Wakefield model railway shop closes
A decades-old model railway shop in Wakefield has finally hit the buffers with the owner admitting the hobby just doesn't have the pull it once enjoyed.
Stuart Buckley, owner of the Wakefield Model and Craft Centre on Dewsbury Road, said: "Making models is now unfashionable - and visiting shops has become rather unfashionable it seems."
His shop closed for the last time this weekend after he had worked there for 45 years.
Mr Buckley started at the shop in 1968 as a "clueless" 15-year-old, he said.
Now he has retired and the shop has shut for good as no buyer was prepared to take it as a going concern.
'Pull the blind'
The two-floor shop had an "everything must go" closing down sale and then shut without big fanfare at the weekend.
Ahead of its closing Mr Buckley, 60, said: "We'll just pull the blind down and shut the door."
The business was started in 1953 as a DIY shop by Mr Buckley's parents.
On joining the family firm, model railway enthusiast Mr Buckley asked: "Why don't we stock a few model railway pieces?"
Gradually the model business grew and the store branched into plastic construction kits.
He said the bulk of his customers were always adults and during the 1970s the business saw a "huge surge" in steam railway nostalgia.
John McGoldrick, curator of museum collections at the National Railway Museum in York, suggested younger people had now only seen steam trains on a "heritage basis".
He said the museum has recently run a very successful model railway exhibition but said modelling was "less popular" in terms of the total numbers taking part.
Mr McGoldrick said model shops had to become "more specialised and more serious".
He said: "A lot of business is online [but] shops do it better. There's just a lot fewer of them."
'Grown men playing'
Mr Buckley remembered the 1980s as the "golden age" of his business but said since 2008 he had noticed a definite drop in sales.
He suggested the selling of model railways and kits had always been a "pocket money industry" and sales had dropped as people now had less disposable income.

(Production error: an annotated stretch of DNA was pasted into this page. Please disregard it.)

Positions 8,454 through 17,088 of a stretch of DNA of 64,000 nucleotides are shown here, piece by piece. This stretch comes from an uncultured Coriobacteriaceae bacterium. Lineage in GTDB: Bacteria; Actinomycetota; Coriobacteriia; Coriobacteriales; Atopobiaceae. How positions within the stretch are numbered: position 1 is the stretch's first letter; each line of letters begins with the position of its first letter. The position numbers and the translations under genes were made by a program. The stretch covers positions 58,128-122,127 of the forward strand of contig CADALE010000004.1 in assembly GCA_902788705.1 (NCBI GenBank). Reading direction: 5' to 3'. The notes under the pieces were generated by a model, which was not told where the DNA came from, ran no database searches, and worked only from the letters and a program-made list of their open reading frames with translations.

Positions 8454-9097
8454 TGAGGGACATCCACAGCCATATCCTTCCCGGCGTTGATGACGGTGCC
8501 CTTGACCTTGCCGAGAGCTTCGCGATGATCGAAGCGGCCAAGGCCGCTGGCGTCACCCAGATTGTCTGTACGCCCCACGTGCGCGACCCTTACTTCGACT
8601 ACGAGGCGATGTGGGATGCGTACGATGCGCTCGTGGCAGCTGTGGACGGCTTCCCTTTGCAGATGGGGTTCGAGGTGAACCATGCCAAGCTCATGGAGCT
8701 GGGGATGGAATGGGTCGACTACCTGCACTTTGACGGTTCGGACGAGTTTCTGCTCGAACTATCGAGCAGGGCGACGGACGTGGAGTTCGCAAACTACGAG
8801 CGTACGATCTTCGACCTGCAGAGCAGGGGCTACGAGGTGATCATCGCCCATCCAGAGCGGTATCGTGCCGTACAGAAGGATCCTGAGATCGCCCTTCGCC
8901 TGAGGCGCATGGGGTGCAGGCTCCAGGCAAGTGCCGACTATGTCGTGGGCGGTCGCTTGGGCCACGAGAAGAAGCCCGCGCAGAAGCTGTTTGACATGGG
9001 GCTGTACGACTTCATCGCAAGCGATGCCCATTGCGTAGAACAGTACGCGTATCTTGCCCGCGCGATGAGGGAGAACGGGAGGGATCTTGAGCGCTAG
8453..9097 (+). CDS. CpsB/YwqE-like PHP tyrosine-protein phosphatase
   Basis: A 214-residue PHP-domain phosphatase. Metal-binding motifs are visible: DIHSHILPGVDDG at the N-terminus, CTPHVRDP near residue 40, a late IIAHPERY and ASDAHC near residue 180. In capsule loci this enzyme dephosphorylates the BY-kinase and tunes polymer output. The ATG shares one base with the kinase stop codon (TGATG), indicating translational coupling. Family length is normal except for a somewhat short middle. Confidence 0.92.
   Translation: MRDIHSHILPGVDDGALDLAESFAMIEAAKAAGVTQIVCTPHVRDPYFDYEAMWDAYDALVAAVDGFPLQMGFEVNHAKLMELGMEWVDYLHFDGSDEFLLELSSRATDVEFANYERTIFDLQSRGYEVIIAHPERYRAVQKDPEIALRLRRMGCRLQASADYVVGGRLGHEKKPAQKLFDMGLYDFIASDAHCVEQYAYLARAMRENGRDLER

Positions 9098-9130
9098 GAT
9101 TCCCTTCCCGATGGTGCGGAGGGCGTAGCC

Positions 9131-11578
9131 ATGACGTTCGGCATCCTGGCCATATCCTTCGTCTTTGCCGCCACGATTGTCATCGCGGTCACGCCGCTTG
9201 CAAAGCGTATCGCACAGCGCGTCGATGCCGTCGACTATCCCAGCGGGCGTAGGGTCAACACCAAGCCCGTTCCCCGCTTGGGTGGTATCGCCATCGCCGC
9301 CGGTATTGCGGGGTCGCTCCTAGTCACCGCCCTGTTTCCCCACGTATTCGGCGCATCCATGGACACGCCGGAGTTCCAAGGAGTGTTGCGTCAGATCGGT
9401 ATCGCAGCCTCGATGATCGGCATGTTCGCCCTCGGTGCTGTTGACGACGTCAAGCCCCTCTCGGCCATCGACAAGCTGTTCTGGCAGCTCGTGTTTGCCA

Competition from computer games and the idea of model-making becoming "old-fashioned" had further depleted business.
He said people could not understand "grown men playing trains but there was a lot more to it than that".
A customer visiting on the shop's final weekend said: "I've come in here to have one last look at the old place."
There was not a lot left to see; bare shelves under harsh strip lighting gave only an echo of what the thriving business would have looked like.
Mr Buckley now intends to take a walking holiday in Derbyshire and says he won't miss the shop.
But the high street might regret the loss of independent, specialist retailers.
Michael Weedon of the British Independent Retailers Association said: "I remember a little toy shop my grandparents took me to as a child, now it's a snack shop and such things tug at the heart strings.
"Shops like this are part of the heart of the community and their passing is terribly sad."
"Longer-established retailers have two problems, if the market changes and/or the town becomes less busy."
"Turnover on the high street is falling as consumers' ability to pay is falling. Food price inflation is about 4% and people need to eat. Wages are not keeping pace with inflation."
Mr Weedon said the amount of shopping carried out online, at about 10%, was "not as big as often imagined".
But online sales did not need to take much business away from the independent retailer, just enough "to take out" its profit.
"Profitability makes the difference between survival and death."